My second fearful moment on that awful day was when the Police ordered us out of our home or be arrested and placed in jail. After my Mom uncovered my ears (muffling words that I had never heard from my father) we started to pack the car and prepared to spend that first night in a shelter on Fireweed Lane. Memory tells me it was at the intersection of Spenard, but I am not certain that is correct.

A later inspection of our home in “Turnagain by the Sea” showed that the foundation had moved off its base by 2 – 3 inches. A fissure went through part of our house and our refrigerator was face down on the kitchen floor between the wall it backed up to and the counter in front of it.

Later inspection and measurements (which I reconfirmed with my Dad just before he died a few years ago) showed that the fridge caused no damage to the wall behind it nor to the counter in front. The strange thing was that the fridge was almost 2 inches longer than the space between the wall and counter. So, during the quake it had to move vertically into the air and come back down at such a horizontal angle to clear both the wall and the counter. A feat not easily accomplished.

Now I know that many of you will disbelieve the next sentence, but both my parents and I swear this to be true.

After putting the groceries away, Mom and Dad mixed themselves a cocktail, both glasses sitting on a tray on the counter opposite the refrigerator. After the earthquake, with the fridge face down, those drinks didn’t have a drop spilled from either glass.

My lifelong distaste for mustard came from the earthquake cleanup.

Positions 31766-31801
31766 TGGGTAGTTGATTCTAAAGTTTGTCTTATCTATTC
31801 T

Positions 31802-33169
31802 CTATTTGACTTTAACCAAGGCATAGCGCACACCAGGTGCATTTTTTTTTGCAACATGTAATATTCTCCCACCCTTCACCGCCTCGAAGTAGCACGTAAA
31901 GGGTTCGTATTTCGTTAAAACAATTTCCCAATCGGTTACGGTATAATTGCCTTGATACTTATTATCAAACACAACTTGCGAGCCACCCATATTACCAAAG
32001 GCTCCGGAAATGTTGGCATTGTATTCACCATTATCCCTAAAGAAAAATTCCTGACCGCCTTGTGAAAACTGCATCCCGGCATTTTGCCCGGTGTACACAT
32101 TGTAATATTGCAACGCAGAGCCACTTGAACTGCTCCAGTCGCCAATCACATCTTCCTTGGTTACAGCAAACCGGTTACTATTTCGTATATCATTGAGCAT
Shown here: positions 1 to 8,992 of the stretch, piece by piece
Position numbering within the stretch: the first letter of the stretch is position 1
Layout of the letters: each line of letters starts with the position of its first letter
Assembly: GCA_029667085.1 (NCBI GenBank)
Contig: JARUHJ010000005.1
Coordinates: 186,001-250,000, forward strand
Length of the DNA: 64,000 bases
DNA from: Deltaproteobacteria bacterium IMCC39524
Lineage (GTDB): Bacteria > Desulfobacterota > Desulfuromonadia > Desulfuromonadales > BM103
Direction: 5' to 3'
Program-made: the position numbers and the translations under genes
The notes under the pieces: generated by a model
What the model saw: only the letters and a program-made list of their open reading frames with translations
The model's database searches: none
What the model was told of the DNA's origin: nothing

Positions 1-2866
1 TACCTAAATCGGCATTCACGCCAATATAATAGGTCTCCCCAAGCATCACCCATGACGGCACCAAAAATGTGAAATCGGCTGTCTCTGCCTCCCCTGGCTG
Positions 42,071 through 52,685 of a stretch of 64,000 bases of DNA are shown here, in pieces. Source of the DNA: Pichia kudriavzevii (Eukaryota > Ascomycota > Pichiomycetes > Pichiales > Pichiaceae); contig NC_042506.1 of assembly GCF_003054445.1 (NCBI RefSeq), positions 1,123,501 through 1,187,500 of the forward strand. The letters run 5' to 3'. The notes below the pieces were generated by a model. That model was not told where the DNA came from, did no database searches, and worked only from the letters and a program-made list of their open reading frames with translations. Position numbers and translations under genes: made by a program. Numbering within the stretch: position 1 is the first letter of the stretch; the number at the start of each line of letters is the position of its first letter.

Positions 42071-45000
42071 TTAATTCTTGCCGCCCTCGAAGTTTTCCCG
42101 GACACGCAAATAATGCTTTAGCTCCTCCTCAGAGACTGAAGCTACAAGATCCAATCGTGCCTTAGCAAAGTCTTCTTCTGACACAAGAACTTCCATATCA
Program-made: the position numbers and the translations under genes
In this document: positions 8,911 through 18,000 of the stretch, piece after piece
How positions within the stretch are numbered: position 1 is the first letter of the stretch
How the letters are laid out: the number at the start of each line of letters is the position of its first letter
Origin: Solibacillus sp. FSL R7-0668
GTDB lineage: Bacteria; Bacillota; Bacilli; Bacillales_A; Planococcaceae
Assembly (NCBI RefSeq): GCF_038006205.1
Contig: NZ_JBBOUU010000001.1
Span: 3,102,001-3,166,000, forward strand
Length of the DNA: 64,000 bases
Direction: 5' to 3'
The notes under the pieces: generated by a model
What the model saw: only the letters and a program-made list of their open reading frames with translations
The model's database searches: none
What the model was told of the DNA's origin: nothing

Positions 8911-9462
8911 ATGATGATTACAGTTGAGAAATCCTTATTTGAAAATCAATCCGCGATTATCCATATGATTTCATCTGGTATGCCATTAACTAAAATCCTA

Once we were let back into our home to gather things we needed and to do some initial cleanup, we tackled getting the refrigerator back to its normal upright position. Then came the cleaning of the mixture of mustard and sour milk. Yuck!

And the reality of how close I was to not being alive sank in when we went to look at the skating rink that Gretchen and I were using just before the quake.

Slabs of ice were standing vertically on edge, some pieces upside-down, but most of it was destroyed and laying like a shattered crystal bowl. There was no resemblance – not even a hint – of the ice rink that had laid there a week or so before.


Great Alaskan Earthquake Survivor

A powerful story about a young teenage girl caught in the JC Penney building during the 1964 earthquake.

An amazing story of survival.

Take a look at Great Alaskan Earthquake Survivor and imagine.

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in Turnagain

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My ‘64 Quake Experience
by: Billy Howard

We lived between Fireweed and Northern Lights in a small trailer park owned by Troy and Shirley Hill.

My Mom, sister and I were at the Airport picking up a family friend. Sis and I were laughing at the car rocking.

Our friend came out and moved our car out from under the baggage claim underpass. We got out just as it collapsed.

That’s when we started crying.

Story verified by mom, dad, the Hill’s and our savior Kenny Haugen. He used to drill water wells in the Anchorage/ Eagle River area.

Somehow we all survived.

That’s my story of the big quake. William R Howard

Response to Howard Bolham's Comment
by: Michele Wiley


Thank you so very much for your comment and very kind words regarding my submission to this site.

When I am writing, all the words come from my heart and are then edited as if Randi Somer's (West High Journalism) was standing over my shoulder on a short deadline.

West High Class of 1975
by: Howard Bolam

Remember you from High School and a few reunions since. Amazing story. So well written, it took me there.

Only a few miles away in Spenard, we endured so much less. I couldn't imagine losing our home on top of what we did experience.

Or having the Police come and making your family leave. What an impression left on a 7-year-old child.

I was still 6 until July, but I remember that day in great detail also, I guess we all do. Thanks for sharing your memories.